Let’s try to figure out what each attack is.

Attacks and tools

Classic Relay attacks – for the attack to work, you need:

  • Scan the network and get a list of services. We need shared directories via SMB, HTTP server, LDAP server.

  • Set up a listener for local connections or attack the routing of data on the network

A set of tools that you can use:

The success of the attack depends on how the services listed above are configured. All tools are tailored for use with an authorization scheme through the NTLM protocol. Thus, the main task of carrying out an attack is to repeat the NTLM Challenge exchange procedure. (Will not work when using the request signing procedure).

Possible attack vectors: SMB-> SMB, HTTP / HTTPs, LDAP / LDAPs, MSSQL, POP3, IMAP / s, SMTP.

Attack scenario:

The user system contains no known vulnerabilities. The user periodically uses the HTTP web server and file exchanger. The attacker conducts an ARP Cache Poison attack. In bettercap, you can run the command like this:

set arp.spoof.targets 192.168.56.15
set arp.spoof.internal true
arp.ban on

As a result, all requests sent by the user’s machine pass data through the attacker’s machine. You can run the tool ntlmrelayx from a set of scripts impacket and wait for a request to the exchanger:

python3 ntlmrelayx.py -t smb://192.168.56.25 -smb2support -socks

As a result, we will have a command line ntlmrelayx and it is possible to dump data and send commands to the target system on behalf of the user.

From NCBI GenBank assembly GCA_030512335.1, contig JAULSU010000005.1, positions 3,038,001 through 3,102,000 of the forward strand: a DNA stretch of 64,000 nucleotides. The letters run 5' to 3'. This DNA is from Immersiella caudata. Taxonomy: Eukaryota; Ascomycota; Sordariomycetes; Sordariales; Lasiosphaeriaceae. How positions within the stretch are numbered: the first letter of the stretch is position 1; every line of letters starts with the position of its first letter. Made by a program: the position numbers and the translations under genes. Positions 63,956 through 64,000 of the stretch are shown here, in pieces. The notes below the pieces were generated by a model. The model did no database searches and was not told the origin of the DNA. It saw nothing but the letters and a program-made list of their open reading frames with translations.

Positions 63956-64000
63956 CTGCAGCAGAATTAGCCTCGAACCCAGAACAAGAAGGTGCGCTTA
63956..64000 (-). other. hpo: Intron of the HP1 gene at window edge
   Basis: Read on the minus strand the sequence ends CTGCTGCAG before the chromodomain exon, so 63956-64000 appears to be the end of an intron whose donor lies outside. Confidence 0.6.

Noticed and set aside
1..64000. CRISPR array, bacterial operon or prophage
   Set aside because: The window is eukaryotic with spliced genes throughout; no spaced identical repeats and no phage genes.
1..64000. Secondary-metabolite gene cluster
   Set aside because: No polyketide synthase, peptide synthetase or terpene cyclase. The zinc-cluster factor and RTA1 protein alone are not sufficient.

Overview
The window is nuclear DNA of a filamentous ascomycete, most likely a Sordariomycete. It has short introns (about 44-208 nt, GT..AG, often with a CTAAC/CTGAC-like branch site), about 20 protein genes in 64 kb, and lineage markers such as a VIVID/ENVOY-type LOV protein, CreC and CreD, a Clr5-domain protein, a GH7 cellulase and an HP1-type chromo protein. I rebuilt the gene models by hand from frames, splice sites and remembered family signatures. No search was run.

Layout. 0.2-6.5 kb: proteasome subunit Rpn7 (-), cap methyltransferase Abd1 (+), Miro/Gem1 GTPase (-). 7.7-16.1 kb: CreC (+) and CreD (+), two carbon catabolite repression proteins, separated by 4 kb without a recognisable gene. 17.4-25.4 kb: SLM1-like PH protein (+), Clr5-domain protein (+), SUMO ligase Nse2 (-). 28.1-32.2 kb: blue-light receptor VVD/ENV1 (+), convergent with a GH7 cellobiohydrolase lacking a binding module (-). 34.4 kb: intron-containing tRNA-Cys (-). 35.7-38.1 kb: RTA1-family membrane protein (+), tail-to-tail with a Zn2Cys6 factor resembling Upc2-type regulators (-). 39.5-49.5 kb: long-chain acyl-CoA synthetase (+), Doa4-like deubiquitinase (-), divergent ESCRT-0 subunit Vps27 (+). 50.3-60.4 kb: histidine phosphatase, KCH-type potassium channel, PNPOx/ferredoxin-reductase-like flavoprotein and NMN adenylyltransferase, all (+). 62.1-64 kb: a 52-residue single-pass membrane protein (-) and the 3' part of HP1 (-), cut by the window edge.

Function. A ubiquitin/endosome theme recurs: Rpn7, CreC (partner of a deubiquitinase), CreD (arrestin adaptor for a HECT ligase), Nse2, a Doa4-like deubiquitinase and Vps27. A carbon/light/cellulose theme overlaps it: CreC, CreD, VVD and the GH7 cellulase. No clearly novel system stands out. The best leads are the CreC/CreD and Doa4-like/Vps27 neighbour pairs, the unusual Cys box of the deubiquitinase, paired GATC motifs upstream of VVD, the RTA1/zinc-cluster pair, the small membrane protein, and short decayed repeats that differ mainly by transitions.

Hybrid attacks are a modified version of attacks that allows additional OS mechanisms to be used to control the authorization procedure.

Rouge Potato – This attack uses security descriptor delegation techniques. To carry out the attack, the DCOM mechanism is used – OXID Resolver requests to it are wrapped through named pipes and as a result, the attacker is able to run commands in the system on behalf of the “NETWORK SERVICE” user; in the future, the token can be upgraded to the “SYSTEM” token.

The attack can be carried out using the RougePotato tool. The tool is used to elevate privileges in the system, that is, Relay occurs only at the level of OS mechanisms. It will not be possible to carry out this attack without at least minimal access to the OS command line.

Remote Potato is a modification of the Remote Potato attack, which bypasses the mechanism of prohibiting requests for data from a resource without authorization through the DCOM mechanism of ResolveOxid2. For this attack, it is also necessary to have minimal access to the system, since during the token request procedure, the service is called through the local IXOD Resolver.

Conclusion

Despite the fact that Relay attacks have been known for a long time, at the moment they are still relevant for information systems. In particular, it is recommended that Active Directory security administrators enable NTLM protocol request signature to avoid system compromise using this method.


The article was prepared by Alexander Kolesnikov as part of the course “Pentest. Penetration Testing Practice “… If you are interested in learning more about the format and program of training, we invite you to Open Day online.